Anthony Sebok has written an interesting column for Writ looking at a recent decision making an HMO equally liable for coverage decisions as a doctor would be for therapy decisions. It’s a big finding, because in the past, HMOs have shielded themselves from malpractice claims by stating that coverage decisions aren’t the same as active medical care; as such, they aren’t stopping someone from getting specific care, but rather, just saying that their insurance won’t pay for that care. In Cicio v. Vytra Healthcare, however, the Second Circuit disagreed with this, holding that there are times when a coverage decision is indistinguishable from the choice and implementation of a specific treatment — in effect, coverage determines treatment. And while the decision isn’t perfectly generalizable, Cicio seems to potentially open up the door for further HMO liability when care is denied based solely on cost. It’s an acknowledgement that medical care has changed a lot since malpractice law was drafted. In the words of Sebok:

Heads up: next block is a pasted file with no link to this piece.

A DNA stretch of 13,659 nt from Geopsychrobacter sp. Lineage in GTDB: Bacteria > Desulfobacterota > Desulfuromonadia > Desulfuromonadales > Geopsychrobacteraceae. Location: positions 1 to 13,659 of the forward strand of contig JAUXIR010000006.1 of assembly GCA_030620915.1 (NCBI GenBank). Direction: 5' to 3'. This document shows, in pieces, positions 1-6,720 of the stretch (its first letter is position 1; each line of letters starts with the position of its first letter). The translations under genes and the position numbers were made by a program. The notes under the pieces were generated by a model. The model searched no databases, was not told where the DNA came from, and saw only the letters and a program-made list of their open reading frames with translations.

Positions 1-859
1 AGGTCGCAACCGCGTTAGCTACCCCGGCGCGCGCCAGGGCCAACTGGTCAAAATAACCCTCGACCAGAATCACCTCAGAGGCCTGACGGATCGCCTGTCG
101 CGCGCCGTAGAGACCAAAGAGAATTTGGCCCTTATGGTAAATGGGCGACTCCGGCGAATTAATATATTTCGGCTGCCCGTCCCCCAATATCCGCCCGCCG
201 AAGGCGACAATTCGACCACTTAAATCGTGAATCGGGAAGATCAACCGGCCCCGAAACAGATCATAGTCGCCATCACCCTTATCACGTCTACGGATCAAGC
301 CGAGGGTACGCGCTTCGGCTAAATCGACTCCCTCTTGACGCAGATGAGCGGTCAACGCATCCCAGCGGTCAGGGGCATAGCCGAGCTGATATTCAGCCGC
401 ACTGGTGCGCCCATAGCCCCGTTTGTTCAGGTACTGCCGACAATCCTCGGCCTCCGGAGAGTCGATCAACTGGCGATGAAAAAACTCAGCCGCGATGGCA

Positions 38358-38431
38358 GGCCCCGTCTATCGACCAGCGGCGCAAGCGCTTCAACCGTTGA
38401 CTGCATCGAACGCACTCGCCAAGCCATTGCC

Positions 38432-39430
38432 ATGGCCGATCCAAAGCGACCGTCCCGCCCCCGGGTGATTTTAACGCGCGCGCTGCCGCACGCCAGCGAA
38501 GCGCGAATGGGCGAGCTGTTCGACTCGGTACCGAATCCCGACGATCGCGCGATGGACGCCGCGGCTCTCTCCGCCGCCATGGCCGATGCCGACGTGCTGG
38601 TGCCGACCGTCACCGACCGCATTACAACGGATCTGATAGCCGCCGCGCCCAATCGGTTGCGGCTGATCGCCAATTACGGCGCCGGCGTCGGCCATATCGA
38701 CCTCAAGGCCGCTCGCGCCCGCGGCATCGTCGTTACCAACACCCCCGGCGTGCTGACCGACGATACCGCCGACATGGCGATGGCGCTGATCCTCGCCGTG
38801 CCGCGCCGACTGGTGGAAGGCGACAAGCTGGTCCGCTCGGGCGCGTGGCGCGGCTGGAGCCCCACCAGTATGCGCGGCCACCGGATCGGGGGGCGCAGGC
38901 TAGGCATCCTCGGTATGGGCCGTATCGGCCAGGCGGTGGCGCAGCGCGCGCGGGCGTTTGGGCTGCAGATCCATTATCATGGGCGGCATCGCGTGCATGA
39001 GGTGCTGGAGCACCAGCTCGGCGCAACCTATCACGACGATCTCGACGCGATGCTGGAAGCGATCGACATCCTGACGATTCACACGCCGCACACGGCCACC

It may be time for the foundations of medical malpractice to shift. Once, this area of law was based on the special relationship between doctor and patient. Now perhaps it should be based on the fraught economic relationship between the patient, the doctor, and the insurance company.